Newbie Looking to Install Coal Stove in Basement.

Modern and vintage hand fired coal stove are similar to a wood stove and in some cases can burn either. They need to be regulated and fed by hand usually every 12 to 24 hours depending on your usage. They require no power to operate making them ideal for rural settings with long power outages.
coalnewbie
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Posts: 6199
Joined: Sat. May. 24, 2008 4:26 pm
Hot Air Coal Stoker Stove: LL AnthraKing 180K, Pocono110K,KStokr 90K, DVC
Hand Fed Coal Stove: Invader 2
Baseburners & Antiques: Wings Best, Glenwood #8(x2) Herald 116x
Coal Size/Type: Rice,
Other Heating: Heating Oil CH, Toyotomi OM 22
Location: Chester, NY

Post Sun. Jul. 07, 2013 3:48 pm

So when we don't agree with your pedantic assumptions we are beyond help. Right.... I am going over to see him. Over and out no need to lock.
Posted by an unreasonable adult.

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freetown fred
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Hand Fed Coal Stove: HITZER 50-93
Coal Size/Type: BLASCHAK Nut
Location: Freetown,NY 13803

Post Sun. Jul. 07, 2013 4:00 pm

NOPE--talk him into whatever application is going to work best with his house lay out as I'm sure you will anyway ;)
Rob R. wrote:Boy this thread has gone to pieces. The poor guy is probably ordering another TT load of firewood right now.

Oddly enough, I am headed out the door to go quote a neighbor on a coal boiler install. He has been heating his house with a pellet stove for 4 years and is sick of a cold basement, scorching living room, and chilly bedrooms/bathrooms. Should I try to talk him into 2-3 hand fed stoves?
"A people that values it's privileges above it's principals, soon loses both"--Dwight D Eisenhower

franco b
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Hand Fed Coal Stove: V ermont Castings 2310, Franco Belge 262
Baseburners & Antiques: Glenwood Modern Oak 114
Coal Size/Type: nut and pea
Location: Kent CT

Post Sun. Jul. 07, 2013 4:02 pm

Rob R. wrote: Should I try to talk him into 2-3 hand fed stoves?
No. What you do and do well is the right solution for most people as long as they can afford it and any advantages of one or two hand fired stoves has no appeal or might not be suitable for that particular house.

franco b
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Hand Fed Coal Stove: V ermont Castings 2310, Franco Belge 262
Baseburners & Antiques: Glenwood Modern Oak 114
Coal Size/Type: nut and pea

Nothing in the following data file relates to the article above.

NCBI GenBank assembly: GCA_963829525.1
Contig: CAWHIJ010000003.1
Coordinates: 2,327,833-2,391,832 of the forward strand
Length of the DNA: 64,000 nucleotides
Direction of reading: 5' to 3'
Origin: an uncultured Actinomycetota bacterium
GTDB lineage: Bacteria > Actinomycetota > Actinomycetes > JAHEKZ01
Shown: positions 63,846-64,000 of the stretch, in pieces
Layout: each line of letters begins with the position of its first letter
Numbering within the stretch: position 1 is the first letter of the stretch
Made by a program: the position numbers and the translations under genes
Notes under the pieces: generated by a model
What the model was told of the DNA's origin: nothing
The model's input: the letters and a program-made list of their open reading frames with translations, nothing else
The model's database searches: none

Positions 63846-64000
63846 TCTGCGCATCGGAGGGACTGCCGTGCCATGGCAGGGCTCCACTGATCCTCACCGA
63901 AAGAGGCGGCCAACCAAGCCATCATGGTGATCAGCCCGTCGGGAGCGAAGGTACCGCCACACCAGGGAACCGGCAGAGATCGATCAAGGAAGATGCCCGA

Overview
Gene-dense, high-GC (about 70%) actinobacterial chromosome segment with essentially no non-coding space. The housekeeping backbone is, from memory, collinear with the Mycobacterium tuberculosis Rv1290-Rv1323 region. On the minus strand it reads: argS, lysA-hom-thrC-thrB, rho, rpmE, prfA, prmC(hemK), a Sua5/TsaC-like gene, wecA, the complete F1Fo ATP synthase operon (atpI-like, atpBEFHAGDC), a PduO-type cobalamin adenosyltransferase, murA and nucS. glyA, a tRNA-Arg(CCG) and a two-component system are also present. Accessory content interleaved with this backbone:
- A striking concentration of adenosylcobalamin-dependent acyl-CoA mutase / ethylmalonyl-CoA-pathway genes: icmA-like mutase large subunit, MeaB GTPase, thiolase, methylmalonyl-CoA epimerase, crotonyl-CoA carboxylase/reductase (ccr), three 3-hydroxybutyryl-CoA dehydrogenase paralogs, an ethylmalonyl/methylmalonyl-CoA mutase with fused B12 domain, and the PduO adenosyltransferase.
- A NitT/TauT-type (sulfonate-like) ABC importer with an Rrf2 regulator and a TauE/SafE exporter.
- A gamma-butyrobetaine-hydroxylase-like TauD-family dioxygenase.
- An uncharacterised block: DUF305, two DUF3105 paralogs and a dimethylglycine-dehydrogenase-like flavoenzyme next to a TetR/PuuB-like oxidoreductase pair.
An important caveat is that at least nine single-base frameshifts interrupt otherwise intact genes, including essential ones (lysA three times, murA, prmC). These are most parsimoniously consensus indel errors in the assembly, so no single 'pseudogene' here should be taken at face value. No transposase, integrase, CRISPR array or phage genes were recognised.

Location: Kent CT

Post Sun. Jul. 07, 2013 4:12 pm

Wiz wrote:This thread has gone from help to beyond help. Reminds me when I was in preschool, my dad is better then your dad. Surprised it didn't get lock yet. :flush:
Sorry there was nothing of worth for you.

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VigIIPeaBurner
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Hot Air Coal Stoker Furnace: Keystoker Koker
Hand Fed Coal Stove: Vermont Casting Vigilant II 2310
Other Heating: #2 Oil Furnace
Location: Pequest River Valley, Warren Co NJ

Post Sun. Jul. 07, 2013 4:16 pm

Locked? It hasn't veered off topic or got nasty enough - yet! Here goes …

I have my smallish radiant hand fed somewhat centered in a ~700ft^2 room with 9’ ceilings that is insulated with 18” of fiberglass batting. Maybe you can get the picture of my layout but the net is the house is set up to move heat from the stove. The stove room is on the east side. In winter, the room stays ~72* except when sitting with 10’ of the stove. Ceiling temps are in the 80s. To the immediate west through a 6’ x 7.5’ opening is a dining room that opens to a two story foyer and an opening (no header, ceiling dumps to the foyer and dinette) into the dinette/kitchen/ family room filling out the rest of the north west side of the house. Tucked in by its self some 50 straight line distance from the stove is a parlor room (no doors) in the south west corner that opens to a hall off the foyer and to the family room. It is always the coldest room (low 60s, high 50s) that we rarely use. Surrounding the second floor of the foyer is a walk way. The four bedroom doors face this open foyer. Open a bedroom door and it warms from the ~68* heat trapped at the top of the foyer. They are never very cold. The heat I feel in the dinette, several corners and two rooms away, feels great compared to the same temperature produced by the oil fired warm air furnace. This comfort difference is because of the radiant heat source.

IMHO, this thread peppered with creative wording defending one heating device over another has overlooked a few common physical facts. Heat moves, more than one way or another. Usually for us it’s a combination of radiant and convective movements. We can influence how it moves and how it gets there. Sometimes, the basic laws of the physic that supports this movement are overlooked. Radiant heat is more directional in relation to the space it comes from and the surface area of the radiant source (how much stove/baseboard/radiator surface area). Radiant waves don’t go around corners. They warm objects in direct line of the stove. Like sound waves, they bounce around via the objects in their path, their intensity diminishing based on the capacity of the source, distance and number turns involved in traveling to distant points. Once the stove heats an object in direct line with the stove, the heated object then has enough energy to re-radiate that energy. Both radiant and convective energy is moved to the distant rooms by the constant bath of radiant heat from my little radiant stove constantly chugging out the BTUs.

A central system places numerous satellite BTU sources throughout the house and evens out the spread of heating energy. A single (or multiple) stove(s) has to be sized and placed in a space that will allow the heat to move to where it’s needed (duh!) I’ll never give up the Vigilant II (no electric needed) and plan to install a central warm air system to piggy-back on the warm air oil furnace duct system. One or the other and likely both will do the trick but coal will be primary. If I ever replace the Vigilant, it will be with a larger baseburner.
Well, that was my long-winded shot at summing this thread up, hopefully without any hidden barbs. Okay, fire away! I can take it :roll:
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freetown fred
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Coal Size/Type: BLASCHAK Nut
Location: Freetown,NY 13803

Post Sun. Jul. 07, 2013 4:19 pm

Can't---I like it :)
"A people that values it's privileges above it's principals, soon loses both"--Dwight D Eisenhower

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Wiz
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Posts: 926
Joined: Sun. Nov. 27, 2011 8:45 pm
Stoker Coal Boiler: Keystoker Ka 6